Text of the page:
BD.5.323 “So the different things surely remain”: the observance for monks who are going away. /
They did not give thanks, through an elder, leaving alone, about four or five,
wanting to relieve himself, he was fainting: these are the observances for those giving thanks. /
The group of six monks wrongly dressed and further wrongly clothed,
and improperly, turning aside, encroaching on[16] (the space intended for) elders, /
And newly ordained monks, outer cloaks, and the well behaved looked down upon,
having dressed with the inner robe all round one for covering the three circles, waistband, one bundle, block, /
Not turning aside, properly clad, well-controlled, eyes cast down,[17]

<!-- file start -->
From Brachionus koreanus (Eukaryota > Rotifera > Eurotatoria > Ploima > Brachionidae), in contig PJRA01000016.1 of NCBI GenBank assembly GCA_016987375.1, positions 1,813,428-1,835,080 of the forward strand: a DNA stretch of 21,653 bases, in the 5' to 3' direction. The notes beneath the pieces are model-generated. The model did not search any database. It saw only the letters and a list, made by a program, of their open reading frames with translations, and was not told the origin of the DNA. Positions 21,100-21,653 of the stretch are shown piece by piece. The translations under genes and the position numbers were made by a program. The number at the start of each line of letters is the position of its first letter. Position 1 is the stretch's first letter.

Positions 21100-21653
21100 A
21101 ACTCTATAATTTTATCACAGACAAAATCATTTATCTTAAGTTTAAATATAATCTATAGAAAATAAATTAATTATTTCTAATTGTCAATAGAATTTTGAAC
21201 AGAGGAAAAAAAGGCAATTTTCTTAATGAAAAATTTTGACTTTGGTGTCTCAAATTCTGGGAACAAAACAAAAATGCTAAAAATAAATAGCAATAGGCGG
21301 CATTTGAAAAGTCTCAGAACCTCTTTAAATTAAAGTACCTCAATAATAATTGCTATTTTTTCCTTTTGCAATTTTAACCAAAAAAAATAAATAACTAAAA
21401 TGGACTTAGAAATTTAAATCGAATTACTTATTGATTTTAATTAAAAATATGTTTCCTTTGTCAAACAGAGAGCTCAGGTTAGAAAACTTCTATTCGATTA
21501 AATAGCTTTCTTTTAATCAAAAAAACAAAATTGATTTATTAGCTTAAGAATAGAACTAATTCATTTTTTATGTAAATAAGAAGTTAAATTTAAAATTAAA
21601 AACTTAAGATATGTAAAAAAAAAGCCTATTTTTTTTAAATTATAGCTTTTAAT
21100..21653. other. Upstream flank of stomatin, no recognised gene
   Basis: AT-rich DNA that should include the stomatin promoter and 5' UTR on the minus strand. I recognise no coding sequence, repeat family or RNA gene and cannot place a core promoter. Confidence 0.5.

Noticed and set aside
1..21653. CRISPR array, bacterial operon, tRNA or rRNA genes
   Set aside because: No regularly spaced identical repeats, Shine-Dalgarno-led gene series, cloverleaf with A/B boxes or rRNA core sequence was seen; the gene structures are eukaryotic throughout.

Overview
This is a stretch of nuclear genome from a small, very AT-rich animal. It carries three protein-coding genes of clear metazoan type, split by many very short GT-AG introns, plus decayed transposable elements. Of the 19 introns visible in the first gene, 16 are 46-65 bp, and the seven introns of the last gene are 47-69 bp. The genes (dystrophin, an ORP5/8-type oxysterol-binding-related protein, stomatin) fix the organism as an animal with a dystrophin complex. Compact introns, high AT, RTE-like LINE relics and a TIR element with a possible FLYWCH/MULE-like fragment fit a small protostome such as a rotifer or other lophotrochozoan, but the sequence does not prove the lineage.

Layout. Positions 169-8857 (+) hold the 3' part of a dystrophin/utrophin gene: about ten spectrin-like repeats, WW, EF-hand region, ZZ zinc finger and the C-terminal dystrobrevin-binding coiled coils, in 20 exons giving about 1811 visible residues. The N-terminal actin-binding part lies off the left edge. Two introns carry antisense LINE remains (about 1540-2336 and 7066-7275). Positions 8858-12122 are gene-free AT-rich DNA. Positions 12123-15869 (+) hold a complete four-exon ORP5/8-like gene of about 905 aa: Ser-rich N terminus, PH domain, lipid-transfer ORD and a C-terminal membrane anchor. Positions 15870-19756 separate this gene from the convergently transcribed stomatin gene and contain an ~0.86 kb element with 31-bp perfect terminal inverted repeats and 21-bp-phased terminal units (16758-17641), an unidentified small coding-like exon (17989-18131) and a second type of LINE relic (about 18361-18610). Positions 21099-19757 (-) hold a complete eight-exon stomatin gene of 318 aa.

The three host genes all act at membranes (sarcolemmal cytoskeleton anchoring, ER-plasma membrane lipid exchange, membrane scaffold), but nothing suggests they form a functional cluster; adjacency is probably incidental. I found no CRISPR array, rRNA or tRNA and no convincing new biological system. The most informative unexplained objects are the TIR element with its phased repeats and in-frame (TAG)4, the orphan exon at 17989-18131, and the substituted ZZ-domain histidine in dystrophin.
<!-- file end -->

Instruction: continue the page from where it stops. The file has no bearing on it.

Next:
lifting up the robes, with loud laughter, noise, and so the three swayings,[18] /
Arms akimbo, muffled up, crouching, properly clad, well controlled,
lifting up the robes, loud laughter,[19] little noise, the three swayings,[20] /
Arms akimbo, muffled up, and lolling, encroaching, not on a seat,
having spared (he should) not, when water,[21] having lowered, he should not splash, /
Receiver, neighbouring, outer cloak, and if cooked rice it should be received,
curry, tit-bits, for all, and an equal level,[22] /
Attentively, and thinking of the bowl,[23] and on continuous almsround, equal curry,
not from the top, coverings up, asking, captious-mindedly, /
Large, a round, door, whole hand, one should not talk,[24] BD.5.324 ball, breaking up, cheeks, shaking, scattering lumps of boiled rice, /
And then putting out the tongue, smacking the lips, making a hissing sound,